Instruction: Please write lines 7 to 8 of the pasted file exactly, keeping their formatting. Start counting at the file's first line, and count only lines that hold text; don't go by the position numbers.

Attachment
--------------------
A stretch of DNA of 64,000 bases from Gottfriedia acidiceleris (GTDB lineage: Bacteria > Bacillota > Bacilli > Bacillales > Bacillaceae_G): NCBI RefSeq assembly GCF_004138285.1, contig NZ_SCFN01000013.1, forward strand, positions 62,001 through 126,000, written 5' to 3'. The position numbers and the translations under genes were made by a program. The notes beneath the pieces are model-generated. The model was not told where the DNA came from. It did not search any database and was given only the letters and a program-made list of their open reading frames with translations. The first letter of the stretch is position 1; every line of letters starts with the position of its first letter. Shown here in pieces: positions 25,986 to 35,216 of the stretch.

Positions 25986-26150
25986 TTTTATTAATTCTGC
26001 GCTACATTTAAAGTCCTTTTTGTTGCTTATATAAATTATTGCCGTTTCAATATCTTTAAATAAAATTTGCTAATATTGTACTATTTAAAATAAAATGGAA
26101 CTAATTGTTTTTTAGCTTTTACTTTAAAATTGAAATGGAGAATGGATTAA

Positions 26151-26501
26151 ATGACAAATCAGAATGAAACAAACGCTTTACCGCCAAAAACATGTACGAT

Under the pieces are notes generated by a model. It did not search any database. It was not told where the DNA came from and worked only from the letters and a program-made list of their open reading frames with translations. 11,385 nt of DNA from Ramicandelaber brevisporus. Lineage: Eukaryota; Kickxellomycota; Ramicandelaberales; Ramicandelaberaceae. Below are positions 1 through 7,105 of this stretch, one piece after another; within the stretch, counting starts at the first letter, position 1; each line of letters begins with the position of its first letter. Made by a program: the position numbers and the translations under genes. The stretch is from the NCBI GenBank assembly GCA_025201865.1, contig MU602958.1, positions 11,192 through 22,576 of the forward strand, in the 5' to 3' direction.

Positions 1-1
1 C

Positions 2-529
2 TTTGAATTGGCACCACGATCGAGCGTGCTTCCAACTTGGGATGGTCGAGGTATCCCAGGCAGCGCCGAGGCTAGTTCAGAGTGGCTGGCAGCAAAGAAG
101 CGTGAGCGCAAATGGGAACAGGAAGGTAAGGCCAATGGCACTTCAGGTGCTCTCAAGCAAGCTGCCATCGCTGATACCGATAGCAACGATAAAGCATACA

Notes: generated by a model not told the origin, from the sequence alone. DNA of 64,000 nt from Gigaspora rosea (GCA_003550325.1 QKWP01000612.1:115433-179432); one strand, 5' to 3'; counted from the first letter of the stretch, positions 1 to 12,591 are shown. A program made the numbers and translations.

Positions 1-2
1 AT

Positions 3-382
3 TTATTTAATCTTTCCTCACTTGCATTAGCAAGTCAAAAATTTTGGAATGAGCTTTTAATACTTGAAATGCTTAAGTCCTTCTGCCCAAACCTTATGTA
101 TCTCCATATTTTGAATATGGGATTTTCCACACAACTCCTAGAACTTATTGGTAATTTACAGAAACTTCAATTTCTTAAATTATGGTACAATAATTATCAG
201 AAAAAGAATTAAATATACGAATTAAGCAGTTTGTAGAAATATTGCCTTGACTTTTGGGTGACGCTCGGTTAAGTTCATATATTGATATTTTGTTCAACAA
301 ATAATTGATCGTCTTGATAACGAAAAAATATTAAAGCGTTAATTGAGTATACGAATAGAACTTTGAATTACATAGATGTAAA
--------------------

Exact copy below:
26151 ATGACAAATCAGAATGAAACAAACGCTTTACCGCCAAAAACATGTACGAT

Under the pieces are notes generated by a model. It did not search any database. It was not told where the DNA came from and worked only from the letters and a program-made list of their open reading frames with translations. 11,385 nt of DNA from Ramicandelaber brevisporus. Lineage: Eukaryota; Kickxellomycota; Ramicandelaberales; Ramicandelaberaceae. Below are positions 1 through 7,105 of this stretch, one piece after another; within the stretch, counting starts at the first letter, position 1; each line of letters begins with the position of its first letter. Made by a program: the position numbers and the translations under genes. The stretch is from the NCBI GenBank assembly GCA_025201865.1, contig MU602958.1, positions 11,192 through 22,576 of the forward strand, in the 5' to 3' direction.